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The child beauty pageant is a beauty contest featuring contestants under 18. Competition categories may include talent, meeting, sportswear, casual wear, swimwear, western wear, theme wear, outfit of choice, period wear, and twilight wear. Dependent on the type of pageant system (glamour or natural), contestants may wear anything from makeup to fake teeth, known as flippers, elaborate hairstyles, and custom-designed formfitting outfits to present their routines on stage.
Beauty pageants started in 1921 when the holder of an Atlantic City hotel launched the idea to help boost tourism. However, that idea had already spread through “Most Beautiful Child” competitions in cities across the country. The Little Miss America pageant started in the 1960s at Palisades Amusement Park in New Jersey. Initially, it was for young people from 13 to 17 years old, but by 1964 there were over 35,000 contestants, which encouraged an age division. The modern child beauty pageant developed in the early 1960s, held in Miami, Florida. Since then, the industry has grown up to include about 250,000 pageants. It is an increasingly lucrative business, bringing about twenty billion dollars a year to the Americas and spreading its popularity worldwide.
It has grown from senior beauty pageants, previously originating from South America, particularly in Venezuela, to an event held worldwide for young boys and girls, emphasizing competitions promoted by mainstream media in the United States, to much disapproval.
The murder of JonBenet Ramsey in 1996 turned public attention to child beauty pageants. Critics began to question the morals of parents presenting their children in a way that might not suit their age. In 2001, American System HBO aired its Emmy-winning Living Dolls: The Making of a Child Beauty Queen, which gathered much attention. Additionally, TLC, an American network, has formed shows such as Toddlers & Tiaras and king of the Crown, the former devoted to the world of high-glitz child pageantry and the latter to the world of pageant coaching.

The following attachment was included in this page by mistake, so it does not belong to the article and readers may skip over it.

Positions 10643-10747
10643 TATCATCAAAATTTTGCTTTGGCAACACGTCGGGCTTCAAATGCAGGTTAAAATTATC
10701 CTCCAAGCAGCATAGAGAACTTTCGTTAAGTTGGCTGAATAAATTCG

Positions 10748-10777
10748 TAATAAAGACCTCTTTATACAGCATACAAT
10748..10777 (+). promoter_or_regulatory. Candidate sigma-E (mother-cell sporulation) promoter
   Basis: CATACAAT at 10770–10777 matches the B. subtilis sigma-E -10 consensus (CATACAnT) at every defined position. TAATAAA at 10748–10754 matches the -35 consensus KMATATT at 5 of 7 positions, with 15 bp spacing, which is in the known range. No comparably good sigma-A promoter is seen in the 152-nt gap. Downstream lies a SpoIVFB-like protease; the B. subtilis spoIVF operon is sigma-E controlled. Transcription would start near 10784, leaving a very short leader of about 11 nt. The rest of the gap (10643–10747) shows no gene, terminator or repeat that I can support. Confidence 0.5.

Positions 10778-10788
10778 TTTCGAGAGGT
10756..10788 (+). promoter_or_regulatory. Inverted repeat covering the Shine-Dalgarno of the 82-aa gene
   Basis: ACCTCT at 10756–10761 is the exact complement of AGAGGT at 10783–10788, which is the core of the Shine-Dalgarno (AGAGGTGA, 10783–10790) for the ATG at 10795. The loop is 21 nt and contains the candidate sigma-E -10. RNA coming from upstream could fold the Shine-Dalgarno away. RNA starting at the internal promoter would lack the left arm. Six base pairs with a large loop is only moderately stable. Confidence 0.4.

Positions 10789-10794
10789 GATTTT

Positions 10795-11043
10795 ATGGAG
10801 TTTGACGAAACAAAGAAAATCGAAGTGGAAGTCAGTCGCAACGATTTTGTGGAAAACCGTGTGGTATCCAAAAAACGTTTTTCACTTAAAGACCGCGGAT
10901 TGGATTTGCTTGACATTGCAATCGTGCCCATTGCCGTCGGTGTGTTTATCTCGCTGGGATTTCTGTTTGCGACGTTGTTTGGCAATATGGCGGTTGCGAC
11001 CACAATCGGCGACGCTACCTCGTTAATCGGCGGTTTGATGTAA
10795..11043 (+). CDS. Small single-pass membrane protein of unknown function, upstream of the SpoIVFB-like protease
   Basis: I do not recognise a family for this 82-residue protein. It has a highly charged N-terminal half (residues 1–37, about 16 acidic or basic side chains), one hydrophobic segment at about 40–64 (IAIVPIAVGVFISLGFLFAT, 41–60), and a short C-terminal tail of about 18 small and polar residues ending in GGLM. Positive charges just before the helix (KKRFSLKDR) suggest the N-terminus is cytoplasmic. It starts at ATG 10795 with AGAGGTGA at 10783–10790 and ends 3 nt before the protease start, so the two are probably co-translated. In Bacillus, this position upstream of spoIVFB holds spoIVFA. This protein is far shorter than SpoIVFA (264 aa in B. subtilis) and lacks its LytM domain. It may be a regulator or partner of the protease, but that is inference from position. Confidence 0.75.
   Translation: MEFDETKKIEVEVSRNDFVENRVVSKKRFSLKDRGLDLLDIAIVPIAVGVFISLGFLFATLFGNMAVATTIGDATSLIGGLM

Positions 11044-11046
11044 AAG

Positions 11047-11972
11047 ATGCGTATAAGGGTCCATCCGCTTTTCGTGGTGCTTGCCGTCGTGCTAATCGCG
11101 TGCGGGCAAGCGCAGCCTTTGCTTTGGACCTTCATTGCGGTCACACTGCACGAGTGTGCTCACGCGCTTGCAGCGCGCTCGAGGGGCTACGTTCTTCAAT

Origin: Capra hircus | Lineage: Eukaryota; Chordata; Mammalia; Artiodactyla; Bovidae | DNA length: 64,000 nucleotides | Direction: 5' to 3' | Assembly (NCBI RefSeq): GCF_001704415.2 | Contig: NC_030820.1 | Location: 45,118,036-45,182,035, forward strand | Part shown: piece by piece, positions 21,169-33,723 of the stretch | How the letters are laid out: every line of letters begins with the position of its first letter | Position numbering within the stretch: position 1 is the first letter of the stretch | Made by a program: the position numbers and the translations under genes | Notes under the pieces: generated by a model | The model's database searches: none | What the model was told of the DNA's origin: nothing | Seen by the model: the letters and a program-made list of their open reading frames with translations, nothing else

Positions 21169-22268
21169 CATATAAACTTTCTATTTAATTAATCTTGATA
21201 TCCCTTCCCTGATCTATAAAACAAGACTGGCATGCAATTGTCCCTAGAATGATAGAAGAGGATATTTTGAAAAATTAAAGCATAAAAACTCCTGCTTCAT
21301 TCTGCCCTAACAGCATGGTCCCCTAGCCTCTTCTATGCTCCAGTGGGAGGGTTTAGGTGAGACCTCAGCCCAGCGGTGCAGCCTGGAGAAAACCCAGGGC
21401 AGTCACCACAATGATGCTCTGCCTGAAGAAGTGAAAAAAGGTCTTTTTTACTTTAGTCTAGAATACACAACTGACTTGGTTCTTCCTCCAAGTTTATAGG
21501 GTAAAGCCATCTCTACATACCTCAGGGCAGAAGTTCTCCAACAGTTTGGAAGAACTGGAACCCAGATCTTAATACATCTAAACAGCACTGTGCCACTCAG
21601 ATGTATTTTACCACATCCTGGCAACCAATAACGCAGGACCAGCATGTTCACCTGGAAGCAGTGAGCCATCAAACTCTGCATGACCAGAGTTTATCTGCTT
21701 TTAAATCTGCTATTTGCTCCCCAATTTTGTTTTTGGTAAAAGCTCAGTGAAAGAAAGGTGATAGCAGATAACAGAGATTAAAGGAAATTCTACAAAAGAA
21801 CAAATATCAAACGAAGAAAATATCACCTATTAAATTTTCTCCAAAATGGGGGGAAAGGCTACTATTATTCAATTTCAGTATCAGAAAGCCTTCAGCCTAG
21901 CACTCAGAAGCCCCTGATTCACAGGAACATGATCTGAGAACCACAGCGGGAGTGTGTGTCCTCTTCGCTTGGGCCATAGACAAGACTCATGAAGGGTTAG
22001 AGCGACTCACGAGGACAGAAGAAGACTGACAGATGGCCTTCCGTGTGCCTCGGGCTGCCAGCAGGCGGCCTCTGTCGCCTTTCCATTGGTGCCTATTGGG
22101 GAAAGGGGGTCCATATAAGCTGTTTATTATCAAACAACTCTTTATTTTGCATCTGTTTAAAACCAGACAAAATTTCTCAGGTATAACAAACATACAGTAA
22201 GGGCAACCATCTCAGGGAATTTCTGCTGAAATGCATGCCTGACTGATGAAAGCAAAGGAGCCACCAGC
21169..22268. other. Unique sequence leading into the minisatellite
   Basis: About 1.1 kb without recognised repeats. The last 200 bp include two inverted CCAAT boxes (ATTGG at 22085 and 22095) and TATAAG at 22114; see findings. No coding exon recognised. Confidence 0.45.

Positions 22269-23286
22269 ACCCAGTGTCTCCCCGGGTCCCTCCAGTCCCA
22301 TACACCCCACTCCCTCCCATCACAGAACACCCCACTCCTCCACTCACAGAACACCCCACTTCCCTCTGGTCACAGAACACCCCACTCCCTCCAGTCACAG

Parents sometimes disapprove of entering their children in pageants. Pageants reinforce a superficial, modern type of femininity by holding young girls to a “beauty” standard involving makeup and spray tans. One historian, Shelby Colene Pannell, questions why parents would freely subject their kids to gender socialization in such an exciting system.
Families on TLC’s TV series Toddlers&Tiaras are subject to intense disapproval for destructively prompting their children that their physical appearance will score attention and prizes. The show was first declared in 2009 and followed the child contestants and their parents as they prepared for the upcoming beauty pageant of the weekend. The show is non-narrated to avoid showing judgment and has glowed heavy controversy due to actions as well as allowing a child to smoke a fake cigarette through the talent portion of the competition, forcing a child to wear counterfeit breasts, a parent who allowed her child to costume like a prostitute in the “outfit of choice” group, and waxing/threading a kid’s facial and body hair to give them a glowing occurrence on stage
Sexualization in Child Beauty Pageants
Sexualization in child beauty pageants has been a topic of controversy and debate. Since all the contestants for child beauty pageants are minors, there are concerns regarding the potential long-term negative impacts early sexualization can have on these children’s psyche. The negative consequences can affect the contestant’s self-esteem and relationship with their bodies throughout their lives due to hyper-fixation on achieving excellent adult aesthetics at a young age. In more extreme cases, early sexualization in pageants’ psychological impacts can lead to psychological disorders such as depression, anxiety, and eating disorders. However, there is also the support of children competing in beauty pageants because they challenge children to have more confidence to compete successfully.
Child beauty pageants can cause severe effects on a child’s mental issues, frustration, weight disorders, and depression.